Monday, August 20

Alumnus films, shares real-life stories of people with disabilities


UCLA film, television and digital media alumnus Nerris Nassiri works as a video producer for The Mighty, an online publication that uses content written by people who have mental and physical disabilities to raise awareness and share their stories. (Habeba Mostafa/Daily Bruin)

UCLA film, television and digital media alumnus Nerris Nassiri works as a video producer for The Mighty, an online publication that uses content written by people who have mental and physical disabilities to raise awareness and share their stories. (Habeba Mostafa/Daily Bruin)


Nerris Nassiri walked the streets of Los Angeles from Koreatown to Little Ethiopia, collecting stories of the diverse communities for his senior thesis.

Walking the crowded streets of Little India was a woman who had moved from India to Los Angeles with her three children. She spoke of family life, raising her children and opening up her own store, Nassiri said.

Nassiri aimed to humanize the different ethnic communities in his experimental 2015 documentary film “Enclaves,” inspired by his Middle Eastern and Latino background. He said the interviews he conducted captured the work and family life of people who may not have the opportunity to share their stories.

“That was essentially telling the story of underdogs,” he said.

The film, television and digital media alumnus continues to help voice the less-told stories in his work as a video producer at The Mighty. The online publication uses content written by people with mental or physical disabilities. Nassiri said telling the stories of real-life people has changed his approach to filmmaking and increased his knowledge about the lives of his subjects.

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Nassiri’s job includes all aspects of the filmmaking process. Any day he could conduct a Facebook livestream in the morning with someone who has anxiety, hold a photo shoot for a model who has Down syndrome in the afternoon and then edit a short film on suicide prevention in the evening, he said.

The fast-paced style of working at a startup of around 20 people has fit Nassiri’s work ethic since his days at UCLA, said Rafe Blood, his friend and former classmate.

Blood and Nassiri worked together on several projects while in college. Blood said the hands-on role that Nassiri took as a producer was unusual for a position that is typically more passive on the day of the actual shoot. If Blood needed someone to pick up an actor and bring them to set, Nassiri would already be in his car driving to their house.

“He’ll do whatever he needs to do to get it done as quickly as possible,” Blood said.

For Nassiri, he said since all the videos produced at The Mighty feature real-life people rather than hired actors, they presented a new challenge. A real-life person sharing their story tends to be more timid in front of a production crew, he said.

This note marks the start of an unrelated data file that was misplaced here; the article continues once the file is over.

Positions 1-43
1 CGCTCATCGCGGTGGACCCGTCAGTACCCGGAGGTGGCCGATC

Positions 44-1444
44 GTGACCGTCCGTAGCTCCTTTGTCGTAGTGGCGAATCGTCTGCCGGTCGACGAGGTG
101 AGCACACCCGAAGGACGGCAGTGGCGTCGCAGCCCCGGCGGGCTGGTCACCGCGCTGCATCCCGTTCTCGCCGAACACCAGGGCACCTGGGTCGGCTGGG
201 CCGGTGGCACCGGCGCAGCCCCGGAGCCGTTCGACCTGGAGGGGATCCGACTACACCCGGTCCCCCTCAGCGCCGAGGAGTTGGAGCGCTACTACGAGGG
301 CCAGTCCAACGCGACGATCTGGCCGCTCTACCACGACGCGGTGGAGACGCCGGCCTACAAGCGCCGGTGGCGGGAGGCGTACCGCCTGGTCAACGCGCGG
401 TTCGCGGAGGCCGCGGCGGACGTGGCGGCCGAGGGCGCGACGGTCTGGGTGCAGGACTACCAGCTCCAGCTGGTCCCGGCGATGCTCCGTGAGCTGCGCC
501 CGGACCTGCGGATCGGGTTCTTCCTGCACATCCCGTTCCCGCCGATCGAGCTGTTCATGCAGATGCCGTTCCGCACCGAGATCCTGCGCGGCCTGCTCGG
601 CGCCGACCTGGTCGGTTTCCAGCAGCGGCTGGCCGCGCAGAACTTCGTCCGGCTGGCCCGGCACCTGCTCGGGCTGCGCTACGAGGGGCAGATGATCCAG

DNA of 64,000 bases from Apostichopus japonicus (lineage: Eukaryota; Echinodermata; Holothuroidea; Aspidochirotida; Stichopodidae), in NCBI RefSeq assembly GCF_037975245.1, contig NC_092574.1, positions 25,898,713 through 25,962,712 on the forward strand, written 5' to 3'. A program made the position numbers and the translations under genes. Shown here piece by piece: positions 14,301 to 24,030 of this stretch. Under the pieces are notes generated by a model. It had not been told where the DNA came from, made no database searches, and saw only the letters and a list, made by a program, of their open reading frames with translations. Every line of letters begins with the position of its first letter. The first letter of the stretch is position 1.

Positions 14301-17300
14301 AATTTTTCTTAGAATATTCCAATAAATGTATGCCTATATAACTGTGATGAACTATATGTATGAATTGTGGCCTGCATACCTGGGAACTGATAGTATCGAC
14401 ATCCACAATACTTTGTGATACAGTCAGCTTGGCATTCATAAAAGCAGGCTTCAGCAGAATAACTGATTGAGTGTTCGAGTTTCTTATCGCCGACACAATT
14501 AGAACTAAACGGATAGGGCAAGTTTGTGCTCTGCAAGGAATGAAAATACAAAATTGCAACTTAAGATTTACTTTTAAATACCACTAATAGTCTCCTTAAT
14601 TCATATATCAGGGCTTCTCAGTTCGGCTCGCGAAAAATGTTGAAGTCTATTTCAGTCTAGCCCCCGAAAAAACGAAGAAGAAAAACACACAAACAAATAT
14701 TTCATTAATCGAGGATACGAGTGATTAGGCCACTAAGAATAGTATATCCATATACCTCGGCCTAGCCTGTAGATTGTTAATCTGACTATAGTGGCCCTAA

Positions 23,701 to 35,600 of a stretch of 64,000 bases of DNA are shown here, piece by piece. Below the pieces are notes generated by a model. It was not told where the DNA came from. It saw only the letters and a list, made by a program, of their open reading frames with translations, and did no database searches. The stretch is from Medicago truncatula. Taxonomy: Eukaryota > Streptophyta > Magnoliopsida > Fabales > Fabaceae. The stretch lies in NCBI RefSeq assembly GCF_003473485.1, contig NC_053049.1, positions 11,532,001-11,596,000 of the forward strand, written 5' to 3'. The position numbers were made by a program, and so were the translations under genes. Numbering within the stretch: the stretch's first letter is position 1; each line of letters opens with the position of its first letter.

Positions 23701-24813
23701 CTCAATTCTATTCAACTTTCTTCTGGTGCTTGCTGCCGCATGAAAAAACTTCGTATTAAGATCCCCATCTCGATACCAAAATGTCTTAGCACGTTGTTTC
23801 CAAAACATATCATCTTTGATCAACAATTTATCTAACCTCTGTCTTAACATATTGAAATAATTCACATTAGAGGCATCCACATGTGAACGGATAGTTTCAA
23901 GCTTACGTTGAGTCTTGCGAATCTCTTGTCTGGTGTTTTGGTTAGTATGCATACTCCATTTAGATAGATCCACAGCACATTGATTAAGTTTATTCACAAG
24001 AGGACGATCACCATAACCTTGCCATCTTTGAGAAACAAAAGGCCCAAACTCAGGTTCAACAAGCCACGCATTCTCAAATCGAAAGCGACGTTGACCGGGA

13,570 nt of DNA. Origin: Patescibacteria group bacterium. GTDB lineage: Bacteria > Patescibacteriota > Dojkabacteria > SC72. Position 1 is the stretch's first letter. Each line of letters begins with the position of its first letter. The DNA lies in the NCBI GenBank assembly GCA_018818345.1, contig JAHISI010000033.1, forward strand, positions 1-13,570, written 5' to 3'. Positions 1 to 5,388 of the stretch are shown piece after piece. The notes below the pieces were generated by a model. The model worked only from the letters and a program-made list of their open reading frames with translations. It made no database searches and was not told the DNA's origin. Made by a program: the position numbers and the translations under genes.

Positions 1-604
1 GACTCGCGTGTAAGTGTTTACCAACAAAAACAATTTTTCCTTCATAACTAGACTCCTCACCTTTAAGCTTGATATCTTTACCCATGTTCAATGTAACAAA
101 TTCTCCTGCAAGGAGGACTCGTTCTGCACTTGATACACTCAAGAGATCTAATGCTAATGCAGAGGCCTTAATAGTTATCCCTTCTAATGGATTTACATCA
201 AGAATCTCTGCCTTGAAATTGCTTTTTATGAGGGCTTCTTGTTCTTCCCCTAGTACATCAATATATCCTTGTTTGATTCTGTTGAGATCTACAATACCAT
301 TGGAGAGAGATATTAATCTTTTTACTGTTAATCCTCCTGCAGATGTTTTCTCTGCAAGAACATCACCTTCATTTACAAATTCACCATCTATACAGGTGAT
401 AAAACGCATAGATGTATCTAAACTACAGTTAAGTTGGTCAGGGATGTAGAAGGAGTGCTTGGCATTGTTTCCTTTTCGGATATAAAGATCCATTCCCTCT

“I have found that for filming, the less gear you have the better,” he said.

Nassiri eases the fear of the participants by first talking to them about their families, mental health news and sometimes politics. He gets to know the person and their experiences before bringing out the camera equipment, a technique that he wishes he would have known when filming for his senior thesis.

“I wish I would have gotten to know the person and just talked to them for a long time before even talking about the documentary project that I had,” Nassiri said.

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Sarah Schuster, mental health editor at The Mighty, worked with Nassiri to turn one of her submissions into a film. She wrote the piece in college to reflect on her anxiety and how she pretended to go to the gym when she was seeking counseling, she said.

“While I was pretty uncomfortable talking about my own mental health, one way that I was talking about it was through writing,” she said.

When Schuster acted in the film, Nassiri asked her to think about a time when she was going through a similar situation, instead of telling her where to look or what to do. His questions drew out her natural movements and emotions, she said.

Nassiri said his personal interactions with his subjects have led him to become more knowledgeable about the mental health community.

UCLA alumnus Andy Truong, who is working toward becoming a physician, saw this as a chance for him to learn about mental health from his friend.

“He’s the one who taught me a lot when it came to mental illness,” Truong said. “It was a fusion of our worlds in a sense.”

The knowledge of the ailments that other people face has brought out a new sense of empathy in Nassiri, he said.

“Having worked with so many people with disabilities and depression and all kinds of invisible conditions, you really learn how to look at people a new way,” Nassiri said. “You learn how to look at a person as a person first.”

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